" Sukova doesn't qualify for this list, having never won a slam singles title, but she may be the most overlooked player of her era, and I wanted to at least talk about her a little (until or if, you know, there's a Court of Appeals edition dealing with the best slam-less players ever, as she'd slot in there somewhere behind Elena Dementieva). If she had won a major, she'd have sneaky "alternate Hall of Fame" credentials, if she doesn't already. In an era filled with other Czech-born superstars, Sukova was seemingly always playing the role of second fiddle. Sukova reached four slam finals, losing out to Evert (twice), Navratilova and Graf. She posted fifteen QF+ slam results over a 21-appearance stretch from 1984-90, and sustained her relevance over a long period. Her first slam final came in 1984 in just her tenth slam MD, and her fourth and final came nine years later at the '93 U.S. Open (slam #44). She also came "this close" to winning a WTA Championships title, falling to Navratilova in three in 1985. While she usually came up just short of a career-defining slam moment, Sukova *did* end two of the most noteworthy streaks of her era. She brought to a close Navratilova's 74-match winning streak at the '84 Australian Open, ending Navratilova's hopes for a Grand Slam season (Martina had won six straight slams, and was looking for a seventh to sweep the '84 majors, as the AO then closed out the season in December). Three seasons later, Sukova ended Navratilova's 69-match grass court win streak at Eastbourne, defeating both Martina and Chris Evert to win the title. The Czech won 69 tour-level doubles titles (9 slams), five mixed crowns, and four Fed Cups. A #1-ranked player in doubles, she climbed as high as #4 in singles. "

This is a very satisfying development. Jana would be happy about it, too, I suspect. Now when will Conchita get *her* due?...

"Martinez is an easy name to drag into this discussion, even if only to give her her due. For her overall career, she should be a Hall of Famer, but to this point the doors have yet to open to her in Newport. It's easy to get lost in what Martinez wasn't and didn't do in an era that included the likes of Graf, Seles and countrywoman Sanchez, but what she did was quite impressive. Not really known as an "all-surface player," the Spaniard nonetheless reached slam finals on three surfaces, losing in Melbourne and Paris, but taking down Martina Navratilova (in her last slam final) at Wimbledon in one of more remarkable match-long barrage of passing shots you're ever likely to see. A five-time Fed Cup champ, Martinez had nine slam SF-or-better results in one fourteen-slam stretch in the middle of what was a very long career during which she played in 56 of 57 majors from 1991 to 2005, including eighteen consecutive appearances at Roland Garros. With singles titles over a seventeen-year span (first in 1988, last in 2005), Martinez made twelve straight season-ending championship fields, picked up 33 career singles titles (16th on the all-time list, w/ all fifteen ahead of her being either enshrined Hall of Famers, or sure-to-be-one-day active players -- Serena/Venus/Sharapova, along with four more HOFers directly following her on the title list) in 55 finals, winning nine Tier I titles (def. Sabatini, Graf, Navratilova, Sanchez, Hingis and Mauresmo -- five different players who reached #1 -- in those finals), claiming Rome four times, and picking up three Olympic medals in doubles (only the Williams Sisters and ASV have won more since the sport returned to the games in '88). Climbing as high as #2, she finished in the Top 5 four consecutive years from 1993-96. "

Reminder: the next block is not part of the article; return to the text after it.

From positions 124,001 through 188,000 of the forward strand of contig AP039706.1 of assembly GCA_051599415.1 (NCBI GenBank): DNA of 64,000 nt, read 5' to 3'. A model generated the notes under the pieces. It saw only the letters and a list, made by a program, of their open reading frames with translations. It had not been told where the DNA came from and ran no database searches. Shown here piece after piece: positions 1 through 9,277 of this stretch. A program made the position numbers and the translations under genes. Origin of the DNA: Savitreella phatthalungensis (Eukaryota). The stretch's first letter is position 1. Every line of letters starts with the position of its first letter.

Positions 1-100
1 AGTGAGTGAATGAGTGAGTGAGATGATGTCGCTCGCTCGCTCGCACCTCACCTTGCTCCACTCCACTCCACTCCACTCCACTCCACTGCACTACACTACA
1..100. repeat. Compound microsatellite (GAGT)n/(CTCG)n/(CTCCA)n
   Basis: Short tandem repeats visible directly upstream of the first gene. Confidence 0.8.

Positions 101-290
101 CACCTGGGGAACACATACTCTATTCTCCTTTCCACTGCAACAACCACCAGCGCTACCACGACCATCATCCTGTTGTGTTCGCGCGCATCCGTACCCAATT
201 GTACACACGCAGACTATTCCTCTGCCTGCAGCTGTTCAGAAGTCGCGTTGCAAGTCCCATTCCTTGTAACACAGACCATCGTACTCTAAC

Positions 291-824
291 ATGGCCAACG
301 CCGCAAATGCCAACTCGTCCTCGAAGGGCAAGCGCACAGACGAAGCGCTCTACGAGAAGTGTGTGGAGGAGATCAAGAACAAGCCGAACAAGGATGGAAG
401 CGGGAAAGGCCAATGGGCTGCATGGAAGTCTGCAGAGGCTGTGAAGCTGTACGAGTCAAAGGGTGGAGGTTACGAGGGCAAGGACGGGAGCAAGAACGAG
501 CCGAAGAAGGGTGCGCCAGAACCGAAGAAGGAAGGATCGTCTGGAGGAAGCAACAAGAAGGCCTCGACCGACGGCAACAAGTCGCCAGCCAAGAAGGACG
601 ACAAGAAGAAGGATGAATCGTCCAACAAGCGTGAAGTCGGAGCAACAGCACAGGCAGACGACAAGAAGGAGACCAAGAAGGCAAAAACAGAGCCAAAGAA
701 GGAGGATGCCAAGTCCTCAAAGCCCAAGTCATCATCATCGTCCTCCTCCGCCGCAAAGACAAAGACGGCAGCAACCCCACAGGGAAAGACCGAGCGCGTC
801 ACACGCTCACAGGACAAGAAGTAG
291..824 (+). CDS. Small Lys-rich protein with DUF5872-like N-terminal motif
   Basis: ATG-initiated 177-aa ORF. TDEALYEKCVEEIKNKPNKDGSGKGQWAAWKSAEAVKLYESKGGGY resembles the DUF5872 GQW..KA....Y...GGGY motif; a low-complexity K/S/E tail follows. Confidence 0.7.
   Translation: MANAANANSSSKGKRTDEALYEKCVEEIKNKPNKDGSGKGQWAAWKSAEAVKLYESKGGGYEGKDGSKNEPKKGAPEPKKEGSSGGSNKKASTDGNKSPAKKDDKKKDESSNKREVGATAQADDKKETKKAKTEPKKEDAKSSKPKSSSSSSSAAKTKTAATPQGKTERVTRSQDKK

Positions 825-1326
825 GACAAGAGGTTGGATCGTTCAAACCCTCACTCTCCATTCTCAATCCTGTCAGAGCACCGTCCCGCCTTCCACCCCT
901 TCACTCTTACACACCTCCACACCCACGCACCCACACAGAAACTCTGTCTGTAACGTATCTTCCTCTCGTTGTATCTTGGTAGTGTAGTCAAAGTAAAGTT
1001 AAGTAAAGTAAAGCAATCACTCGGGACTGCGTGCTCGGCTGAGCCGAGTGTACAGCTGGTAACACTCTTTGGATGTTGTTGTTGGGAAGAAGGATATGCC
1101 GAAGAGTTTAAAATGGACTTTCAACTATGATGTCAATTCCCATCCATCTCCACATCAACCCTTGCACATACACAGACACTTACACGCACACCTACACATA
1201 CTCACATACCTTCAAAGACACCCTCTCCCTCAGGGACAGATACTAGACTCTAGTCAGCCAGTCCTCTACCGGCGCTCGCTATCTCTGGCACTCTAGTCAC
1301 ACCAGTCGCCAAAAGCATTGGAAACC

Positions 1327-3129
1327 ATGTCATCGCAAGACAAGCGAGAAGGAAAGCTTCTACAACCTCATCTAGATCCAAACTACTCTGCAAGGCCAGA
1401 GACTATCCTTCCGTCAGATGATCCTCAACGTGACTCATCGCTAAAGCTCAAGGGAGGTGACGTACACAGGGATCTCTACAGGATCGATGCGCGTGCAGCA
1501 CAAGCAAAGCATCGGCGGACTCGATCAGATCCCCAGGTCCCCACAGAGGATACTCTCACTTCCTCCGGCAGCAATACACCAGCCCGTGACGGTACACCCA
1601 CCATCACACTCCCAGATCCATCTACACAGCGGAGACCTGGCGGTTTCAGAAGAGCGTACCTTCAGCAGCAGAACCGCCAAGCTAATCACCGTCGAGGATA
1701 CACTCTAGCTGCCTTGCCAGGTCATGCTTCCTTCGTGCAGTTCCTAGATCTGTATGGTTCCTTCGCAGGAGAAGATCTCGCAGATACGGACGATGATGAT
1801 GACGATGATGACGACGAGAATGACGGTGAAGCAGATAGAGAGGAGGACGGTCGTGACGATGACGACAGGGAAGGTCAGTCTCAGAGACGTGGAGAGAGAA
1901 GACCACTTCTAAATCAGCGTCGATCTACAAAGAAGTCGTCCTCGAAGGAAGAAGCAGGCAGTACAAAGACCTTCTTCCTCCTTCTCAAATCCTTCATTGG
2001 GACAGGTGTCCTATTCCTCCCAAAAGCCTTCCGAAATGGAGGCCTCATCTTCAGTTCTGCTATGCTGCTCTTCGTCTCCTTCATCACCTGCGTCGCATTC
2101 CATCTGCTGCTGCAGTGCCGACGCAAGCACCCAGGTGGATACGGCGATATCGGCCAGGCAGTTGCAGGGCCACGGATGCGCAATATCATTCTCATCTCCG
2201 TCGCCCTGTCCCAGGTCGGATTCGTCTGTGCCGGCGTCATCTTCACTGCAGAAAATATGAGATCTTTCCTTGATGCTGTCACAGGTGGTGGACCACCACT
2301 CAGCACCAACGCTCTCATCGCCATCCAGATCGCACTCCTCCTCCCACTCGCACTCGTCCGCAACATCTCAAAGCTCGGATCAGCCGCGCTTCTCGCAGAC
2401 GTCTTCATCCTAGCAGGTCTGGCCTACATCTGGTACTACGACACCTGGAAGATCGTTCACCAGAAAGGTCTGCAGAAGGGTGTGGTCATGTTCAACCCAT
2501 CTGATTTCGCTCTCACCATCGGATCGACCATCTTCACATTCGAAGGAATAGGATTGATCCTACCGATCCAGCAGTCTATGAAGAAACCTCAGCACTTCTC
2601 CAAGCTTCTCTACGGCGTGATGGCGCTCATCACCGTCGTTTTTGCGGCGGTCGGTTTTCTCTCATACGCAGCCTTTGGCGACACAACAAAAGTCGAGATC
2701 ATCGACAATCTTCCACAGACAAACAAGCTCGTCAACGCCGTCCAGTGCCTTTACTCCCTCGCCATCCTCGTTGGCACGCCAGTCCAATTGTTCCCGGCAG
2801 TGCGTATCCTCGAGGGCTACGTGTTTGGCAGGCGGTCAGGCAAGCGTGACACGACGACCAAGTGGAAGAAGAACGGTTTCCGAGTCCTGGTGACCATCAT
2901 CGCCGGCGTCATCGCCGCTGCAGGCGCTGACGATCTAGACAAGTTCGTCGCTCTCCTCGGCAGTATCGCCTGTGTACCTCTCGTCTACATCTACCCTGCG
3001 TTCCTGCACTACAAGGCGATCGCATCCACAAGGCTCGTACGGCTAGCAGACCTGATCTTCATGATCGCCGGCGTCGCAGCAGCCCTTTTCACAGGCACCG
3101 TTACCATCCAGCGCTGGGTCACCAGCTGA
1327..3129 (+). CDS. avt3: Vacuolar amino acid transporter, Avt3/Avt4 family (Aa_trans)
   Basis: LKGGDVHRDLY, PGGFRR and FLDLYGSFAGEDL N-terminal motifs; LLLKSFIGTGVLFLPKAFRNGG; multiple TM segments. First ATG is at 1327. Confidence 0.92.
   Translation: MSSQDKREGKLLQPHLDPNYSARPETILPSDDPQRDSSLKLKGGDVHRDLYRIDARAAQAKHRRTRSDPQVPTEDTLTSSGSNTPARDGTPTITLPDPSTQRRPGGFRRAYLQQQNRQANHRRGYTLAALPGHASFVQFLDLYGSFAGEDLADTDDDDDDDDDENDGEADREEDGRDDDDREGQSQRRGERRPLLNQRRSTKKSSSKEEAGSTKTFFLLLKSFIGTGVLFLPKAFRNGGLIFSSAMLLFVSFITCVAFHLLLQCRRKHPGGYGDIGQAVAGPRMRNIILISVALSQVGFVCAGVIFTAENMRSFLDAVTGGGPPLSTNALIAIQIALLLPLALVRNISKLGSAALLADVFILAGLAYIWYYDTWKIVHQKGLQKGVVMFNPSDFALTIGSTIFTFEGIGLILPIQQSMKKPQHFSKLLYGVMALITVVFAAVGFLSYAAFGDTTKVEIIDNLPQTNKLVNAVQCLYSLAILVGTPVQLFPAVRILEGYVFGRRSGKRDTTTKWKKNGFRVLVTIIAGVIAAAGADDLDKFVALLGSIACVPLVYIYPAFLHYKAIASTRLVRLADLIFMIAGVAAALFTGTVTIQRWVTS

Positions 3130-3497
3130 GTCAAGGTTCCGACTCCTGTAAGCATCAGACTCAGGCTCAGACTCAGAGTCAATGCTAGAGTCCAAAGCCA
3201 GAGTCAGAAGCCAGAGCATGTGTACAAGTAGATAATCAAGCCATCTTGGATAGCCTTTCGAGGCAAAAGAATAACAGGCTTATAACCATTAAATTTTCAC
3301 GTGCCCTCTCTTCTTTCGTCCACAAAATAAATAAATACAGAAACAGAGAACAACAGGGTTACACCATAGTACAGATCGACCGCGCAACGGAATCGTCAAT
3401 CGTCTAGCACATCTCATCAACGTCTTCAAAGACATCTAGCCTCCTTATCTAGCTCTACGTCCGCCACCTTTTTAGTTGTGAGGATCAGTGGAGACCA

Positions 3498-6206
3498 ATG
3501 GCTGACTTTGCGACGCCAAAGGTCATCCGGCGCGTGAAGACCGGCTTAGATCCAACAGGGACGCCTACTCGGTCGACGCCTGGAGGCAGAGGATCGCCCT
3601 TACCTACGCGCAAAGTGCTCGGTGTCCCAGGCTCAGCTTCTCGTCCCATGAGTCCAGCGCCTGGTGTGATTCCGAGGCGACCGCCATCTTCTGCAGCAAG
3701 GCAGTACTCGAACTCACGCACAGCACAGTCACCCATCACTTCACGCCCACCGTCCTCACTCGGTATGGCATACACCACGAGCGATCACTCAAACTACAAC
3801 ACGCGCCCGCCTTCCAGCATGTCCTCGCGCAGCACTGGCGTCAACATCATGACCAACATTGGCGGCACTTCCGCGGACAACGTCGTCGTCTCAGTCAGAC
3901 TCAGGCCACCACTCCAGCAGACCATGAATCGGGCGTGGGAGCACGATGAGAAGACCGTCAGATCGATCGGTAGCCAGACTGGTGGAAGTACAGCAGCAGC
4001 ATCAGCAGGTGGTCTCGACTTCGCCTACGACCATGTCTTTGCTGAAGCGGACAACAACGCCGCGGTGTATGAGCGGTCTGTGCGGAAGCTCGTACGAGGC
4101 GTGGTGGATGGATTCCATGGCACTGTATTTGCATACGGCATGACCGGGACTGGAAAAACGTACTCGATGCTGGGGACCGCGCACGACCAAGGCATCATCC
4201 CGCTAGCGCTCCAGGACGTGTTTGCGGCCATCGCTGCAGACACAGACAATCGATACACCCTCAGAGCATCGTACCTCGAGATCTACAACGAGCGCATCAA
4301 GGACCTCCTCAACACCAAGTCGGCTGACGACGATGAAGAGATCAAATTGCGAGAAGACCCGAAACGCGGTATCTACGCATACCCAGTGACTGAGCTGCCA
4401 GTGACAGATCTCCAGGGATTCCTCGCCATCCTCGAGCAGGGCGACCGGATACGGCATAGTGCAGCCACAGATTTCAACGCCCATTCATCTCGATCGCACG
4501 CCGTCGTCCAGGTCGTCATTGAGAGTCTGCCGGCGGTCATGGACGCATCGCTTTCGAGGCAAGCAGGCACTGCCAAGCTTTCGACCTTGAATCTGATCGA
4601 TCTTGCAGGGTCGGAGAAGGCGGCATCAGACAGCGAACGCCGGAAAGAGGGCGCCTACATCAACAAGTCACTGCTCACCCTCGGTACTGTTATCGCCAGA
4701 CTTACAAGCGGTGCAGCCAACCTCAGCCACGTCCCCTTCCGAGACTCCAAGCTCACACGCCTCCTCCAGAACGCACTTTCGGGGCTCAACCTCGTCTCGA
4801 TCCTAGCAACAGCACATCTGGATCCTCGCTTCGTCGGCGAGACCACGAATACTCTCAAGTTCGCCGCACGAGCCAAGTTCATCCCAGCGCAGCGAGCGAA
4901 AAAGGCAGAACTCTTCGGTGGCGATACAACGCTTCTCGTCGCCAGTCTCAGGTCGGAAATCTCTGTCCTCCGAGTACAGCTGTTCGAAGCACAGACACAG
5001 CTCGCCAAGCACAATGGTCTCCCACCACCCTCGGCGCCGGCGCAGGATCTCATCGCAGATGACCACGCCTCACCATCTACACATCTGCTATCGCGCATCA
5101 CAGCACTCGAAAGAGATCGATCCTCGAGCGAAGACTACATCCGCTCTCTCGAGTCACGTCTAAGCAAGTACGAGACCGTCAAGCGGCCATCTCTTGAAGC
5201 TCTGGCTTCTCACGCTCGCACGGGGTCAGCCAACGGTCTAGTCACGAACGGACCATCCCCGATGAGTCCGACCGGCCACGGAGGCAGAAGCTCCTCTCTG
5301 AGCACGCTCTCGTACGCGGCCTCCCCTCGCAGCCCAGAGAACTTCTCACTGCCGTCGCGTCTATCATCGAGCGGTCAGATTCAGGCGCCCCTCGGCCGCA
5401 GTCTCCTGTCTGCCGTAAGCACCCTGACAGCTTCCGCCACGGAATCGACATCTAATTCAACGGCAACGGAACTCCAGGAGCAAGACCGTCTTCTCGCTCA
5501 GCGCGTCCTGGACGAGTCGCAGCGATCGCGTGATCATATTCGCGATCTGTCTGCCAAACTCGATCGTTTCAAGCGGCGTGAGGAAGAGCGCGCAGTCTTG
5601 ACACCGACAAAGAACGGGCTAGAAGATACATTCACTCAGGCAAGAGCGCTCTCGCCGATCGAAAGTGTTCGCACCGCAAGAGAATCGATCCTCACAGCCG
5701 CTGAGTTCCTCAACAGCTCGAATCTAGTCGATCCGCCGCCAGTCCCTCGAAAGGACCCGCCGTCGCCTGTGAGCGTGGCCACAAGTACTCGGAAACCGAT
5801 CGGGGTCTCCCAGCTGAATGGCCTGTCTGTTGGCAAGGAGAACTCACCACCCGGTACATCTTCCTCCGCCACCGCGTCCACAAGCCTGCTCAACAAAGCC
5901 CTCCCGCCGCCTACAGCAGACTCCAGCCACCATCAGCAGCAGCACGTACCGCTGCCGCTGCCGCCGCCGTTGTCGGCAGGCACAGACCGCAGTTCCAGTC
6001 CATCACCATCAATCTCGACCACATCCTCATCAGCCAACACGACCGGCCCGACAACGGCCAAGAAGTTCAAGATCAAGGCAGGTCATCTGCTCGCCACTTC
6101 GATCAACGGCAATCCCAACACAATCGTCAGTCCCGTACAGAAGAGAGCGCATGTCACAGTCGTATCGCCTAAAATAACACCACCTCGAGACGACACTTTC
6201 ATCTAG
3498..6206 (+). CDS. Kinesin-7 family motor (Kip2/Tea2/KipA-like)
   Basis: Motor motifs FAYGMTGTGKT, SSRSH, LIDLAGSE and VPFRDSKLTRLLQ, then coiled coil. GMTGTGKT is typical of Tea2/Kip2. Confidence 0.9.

#1 Simona Halep/ROU vs. #2 Caroline Wozniacki/DEN

#5 Babos/Mladenovic (HUN/FRA) def. #2 Makarova/Vesnina (RUS/RUS) 6-4/6-4

Martinez-Sanchez/Demoliner (ESP/BRA) vs. #5 Babos/Bopanna (HUN/IND)
#3 Makarova/Soares (RUS/BRA) vs. #8 Dabrowski/Pavic (CAN/CRO)

Clara Burel/FRA vs. #2 Liang En-shuo/TPE

#1 Liang En-shuo/Wang Xinyu (TPE/CHN) vs. #7 V.Apisah/Sun (PNG/SUI)

#1 Yui Kamiji/JPN vs. #2 Diede de Groot/NED

#1 Buis/Yamiji (NED/JPN) def. #2 de Groot/van Koot (NED/NED) 6-0/6-4

29...Serena Williams (23-6)
15...Venus Williams (7-9)
10..Maria Sharapova (5-5)
4...Svetlana Kuznetsova (2-2)
4...Victoria Azarenka (2-2)
3...Angelique Kerber (2-1)
3...Garbine Muguruza (2-1)
3...SIMONA HALEP (0-2)
2...Petra Kvitova, CZE (2-0)
2...Marion Bartoli, FRA (1-1)
2...Francesca Schiavone, ITA (1-1)
2...Samantha Stosur, AUS (1-1)
2...Vera Zvonareva, RUS (0-2)
1...Alona Ostapenko, LAT (1-0)
1...Sloane Stephens, USA (1-0)
1...Genie Bouchard, CAN (0-1)
1...Dominika Cibulkova, SVK (0-1)
1...Sara Errani, ITA (0-1)
1...Jelena Jankovic, SRB (0-1)
1...Madison Keys, USA (0-1)
1...Sabine Lisicki, GER (0-1)
1...Karolina Pliskova, CZE (0-1)
1...Agnieszka Radwanska, POL (0-1)
1...Lucie Safarova, CZE (0-1)
1...Roberta Vinci, ITA (0-1)

*SLAM SINGLES FINALS - since 2010*
15 - Serena Williams, USA (12-3)
6 - Maria Sharapova, RUS (2-4)
4 - Victoria Azarenka, BLR (2-2)
4 - Li Na, CHN (2-2)-ret.
3 - Angelique Kerber, GER (2-1)
3 - Garbine Muguruza, ESP (2-1)
2 - Kim Clijsters, BEL (2-0)-ret.
2 - Petra Kvitova, CZE (2-0)
2 - Francecsa Schiavone, ITA (1-1)
2 - Samantha Stosur, SAUS (1-1)
2 - Venus Williams, USA (0-2)
2 - Vera Zvonareva, RUS (0-2)
1 - Marion Bartoli, FRA (1-0)
1 - Alona Ostapenko, LAT (1-0)
1 - Flavia Pennetta, ITA (1-0)-ret.